My first experience of social anxiety was at my brother’s birthday party. There were a lot of other kids at the party who were being loud and mischievous, as most 10 year olds are. I felt sick to my stomach and didn’t want to talk to anyone. I didn’t understand what it was and it was only once I got home that it went away. I now realise it was anxiety.
From then I realised the way I was reacting to things wasn’t totally ‘normal’. One year, revising for mock exams I got ill with tonsillitis and couldn’t study as much as I wanted to. This kick started what was my worst mental breakdown rendering me paralysed with fear, unable to cope with thoughts that I’d let my parents down, my teachers down and then the guilt around understanding why I got so ‘worked up’ about it.
Shame is something that really took me down a difficult path – no one seemed to understand what I was going through and I had no one who had experienced anything like it.
I was unable to eat or sleep, or leave the house. I remember my beloved mum walking me slowly round the garden in the mornings as a way of distracting me.
As an adult, anxiety affects me every day and particularly at work. For 7 years I worked in a Comms agency which was an extremely high pressured environment with a lot of client interaction and ‘face time’. Which is very challenging for someone with performance anxiety, but something I wanted to do! I was constantly involved in client meetings or calls, and every day was a battle with my anxiety: fighting a constant internal monologue trying to not believe the nasty things that I’d tell myself: how I’m not worthy of a good job, I’m 30-something, I should be over this by now, that I shouldn’t be paid XX amount.
Before one particularly important meeting, I had a full-on panic attack and my line manager happened to walk by. Unfortunately my explanation was met with limited understanding and support, so after a couple of weeks, I was demoted. It was only after I was signed off with stress that they took me seriously and helped find me a job internally which suited me better. All I really needed was someone to listen to what it was that I wanted to achieve and understand that I still wanted the same things as others did (i.e. to be promoted), just not within the confines and trajectory that the company had already mapped out.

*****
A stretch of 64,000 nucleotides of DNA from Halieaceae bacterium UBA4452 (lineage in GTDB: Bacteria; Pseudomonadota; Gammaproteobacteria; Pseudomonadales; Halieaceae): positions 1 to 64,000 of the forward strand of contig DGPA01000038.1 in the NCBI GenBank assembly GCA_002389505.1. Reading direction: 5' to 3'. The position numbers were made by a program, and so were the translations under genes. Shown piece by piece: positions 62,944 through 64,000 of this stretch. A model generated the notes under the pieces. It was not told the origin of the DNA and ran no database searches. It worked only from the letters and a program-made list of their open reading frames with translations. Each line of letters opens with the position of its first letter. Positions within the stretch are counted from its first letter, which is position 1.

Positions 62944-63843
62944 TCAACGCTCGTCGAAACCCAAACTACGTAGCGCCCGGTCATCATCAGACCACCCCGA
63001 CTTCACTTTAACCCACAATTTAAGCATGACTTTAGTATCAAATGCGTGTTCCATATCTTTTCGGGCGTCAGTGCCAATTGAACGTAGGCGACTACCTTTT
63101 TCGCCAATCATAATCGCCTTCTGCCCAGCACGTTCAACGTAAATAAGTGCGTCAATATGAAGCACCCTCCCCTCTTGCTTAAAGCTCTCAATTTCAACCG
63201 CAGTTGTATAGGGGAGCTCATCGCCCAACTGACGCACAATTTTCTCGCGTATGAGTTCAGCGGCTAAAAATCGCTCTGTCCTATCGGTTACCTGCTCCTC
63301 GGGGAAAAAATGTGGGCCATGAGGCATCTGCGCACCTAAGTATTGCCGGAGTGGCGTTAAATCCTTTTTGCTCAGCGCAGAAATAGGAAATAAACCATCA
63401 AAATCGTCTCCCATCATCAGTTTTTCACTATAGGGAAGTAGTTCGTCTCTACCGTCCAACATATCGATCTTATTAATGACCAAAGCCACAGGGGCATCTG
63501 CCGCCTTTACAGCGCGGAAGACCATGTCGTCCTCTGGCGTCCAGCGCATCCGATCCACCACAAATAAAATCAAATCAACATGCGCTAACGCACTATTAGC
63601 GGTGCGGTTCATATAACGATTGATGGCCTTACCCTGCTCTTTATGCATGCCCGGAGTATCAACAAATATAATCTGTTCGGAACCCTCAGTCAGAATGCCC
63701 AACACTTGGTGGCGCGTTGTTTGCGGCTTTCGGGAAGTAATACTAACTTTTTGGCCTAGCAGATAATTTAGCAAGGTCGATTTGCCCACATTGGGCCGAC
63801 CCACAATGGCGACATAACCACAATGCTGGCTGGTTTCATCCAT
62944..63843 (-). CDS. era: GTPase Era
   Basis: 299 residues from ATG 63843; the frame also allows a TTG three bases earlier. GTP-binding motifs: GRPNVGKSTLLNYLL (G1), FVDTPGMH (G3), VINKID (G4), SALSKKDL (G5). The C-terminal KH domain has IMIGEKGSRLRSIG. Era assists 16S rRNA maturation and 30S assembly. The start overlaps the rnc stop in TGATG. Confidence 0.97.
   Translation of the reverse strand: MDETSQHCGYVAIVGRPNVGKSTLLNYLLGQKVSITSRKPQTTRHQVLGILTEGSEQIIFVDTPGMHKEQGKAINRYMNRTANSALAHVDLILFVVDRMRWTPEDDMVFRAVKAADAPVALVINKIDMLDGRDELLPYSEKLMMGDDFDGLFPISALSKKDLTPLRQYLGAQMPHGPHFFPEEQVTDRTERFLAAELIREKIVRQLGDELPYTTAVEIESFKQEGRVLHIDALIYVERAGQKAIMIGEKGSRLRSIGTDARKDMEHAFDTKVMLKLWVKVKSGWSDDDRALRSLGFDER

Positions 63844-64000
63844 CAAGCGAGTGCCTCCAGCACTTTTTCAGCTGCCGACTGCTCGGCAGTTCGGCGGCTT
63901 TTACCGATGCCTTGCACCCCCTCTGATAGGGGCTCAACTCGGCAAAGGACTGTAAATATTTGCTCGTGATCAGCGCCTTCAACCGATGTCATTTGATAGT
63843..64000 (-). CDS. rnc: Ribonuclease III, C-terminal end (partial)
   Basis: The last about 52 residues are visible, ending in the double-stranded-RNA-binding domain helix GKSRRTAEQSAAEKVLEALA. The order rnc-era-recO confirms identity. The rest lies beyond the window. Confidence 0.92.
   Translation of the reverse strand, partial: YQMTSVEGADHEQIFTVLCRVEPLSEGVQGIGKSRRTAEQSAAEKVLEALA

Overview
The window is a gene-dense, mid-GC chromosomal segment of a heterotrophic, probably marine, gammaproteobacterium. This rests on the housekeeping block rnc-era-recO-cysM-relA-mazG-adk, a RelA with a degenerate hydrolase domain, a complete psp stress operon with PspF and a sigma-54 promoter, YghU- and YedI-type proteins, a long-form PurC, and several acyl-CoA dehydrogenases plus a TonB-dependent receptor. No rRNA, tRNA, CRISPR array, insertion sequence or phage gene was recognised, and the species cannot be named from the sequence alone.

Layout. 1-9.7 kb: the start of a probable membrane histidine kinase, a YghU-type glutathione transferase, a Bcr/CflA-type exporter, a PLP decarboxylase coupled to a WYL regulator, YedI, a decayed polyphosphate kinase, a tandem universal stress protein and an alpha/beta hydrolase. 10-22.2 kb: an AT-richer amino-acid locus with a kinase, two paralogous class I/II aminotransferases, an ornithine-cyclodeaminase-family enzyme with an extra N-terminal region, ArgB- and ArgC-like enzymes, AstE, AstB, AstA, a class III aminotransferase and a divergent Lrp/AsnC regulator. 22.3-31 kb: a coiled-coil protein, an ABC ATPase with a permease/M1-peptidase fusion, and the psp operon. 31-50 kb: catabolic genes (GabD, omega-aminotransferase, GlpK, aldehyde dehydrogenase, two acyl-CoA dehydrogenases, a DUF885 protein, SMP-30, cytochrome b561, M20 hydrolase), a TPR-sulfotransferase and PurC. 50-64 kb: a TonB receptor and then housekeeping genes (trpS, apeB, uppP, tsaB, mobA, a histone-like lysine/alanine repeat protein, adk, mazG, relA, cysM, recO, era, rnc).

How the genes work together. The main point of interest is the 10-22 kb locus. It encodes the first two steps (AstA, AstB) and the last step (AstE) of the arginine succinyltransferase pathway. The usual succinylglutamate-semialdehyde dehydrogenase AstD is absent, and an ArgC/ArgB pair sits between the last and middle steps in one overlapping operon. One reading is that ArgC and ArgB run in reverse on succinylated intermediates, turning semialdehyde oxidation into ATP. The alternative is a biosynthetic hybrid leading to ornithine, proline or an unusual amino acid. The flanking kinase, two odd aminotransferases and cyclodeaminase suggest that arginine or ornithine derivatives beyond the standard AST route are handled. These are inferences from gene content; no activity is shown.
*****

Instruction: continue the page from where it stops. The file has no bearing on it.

Two years ago, my mum was diagnosed with early onset Alzheimer’s. Dealing with the worry about her slow and incurable demise as well as the concern for my Dad’s wellbeing (who is now caring for her) is obviously valid. However, it has really kicked my anxiety into gear and it’s crossing over into a lot of other aspects including day-to-day work, relationships and travelling. With travelling, I absolutely love visiting new countries so this is a tough one! But I refuse to let this piece of my anxiety stop me from enjoying what I love to do: seeing new landscapes and cities, and eating new foods.
Nowadays, I am becoming better at telling myself that ‘anxiety’ is not me, and I am not it. Viewing it as an external ‘thing’ helps me deal with it better as is realising that it will, with practice of mindfulness, diminish over time. This makes it more manageable and I can address it well enough to curb it before things spiral out of control. It helps that I now work in a respectful company as part of the HR function and I’m lucky to have found a brilliant counsellor specialising in behavioural CBT. We work together to confront my worst thoughts by challenging them. At the moment, my ‘anxiety’ is telling me that my voice will break during meetings, I’ll forget what I’m saying and that people will think I’m stupid. Before I go into a meeting I take 5-10 minutes to write down all of the things that I know to be factual and not fiction. Things like: I have a mouth, I’m able to make sound, I have ears so I can listen. It sounds a bit silly but it really works for me.
It took me a long time to open up, particularly at work, as I felt a lot of shame around my condition. To be honest, I still do. However, as soon as I talk to someone who is genuinely interested in how I’m feeling and makes an effort to understand, it lifts my mood and makes me realise I’m not alone.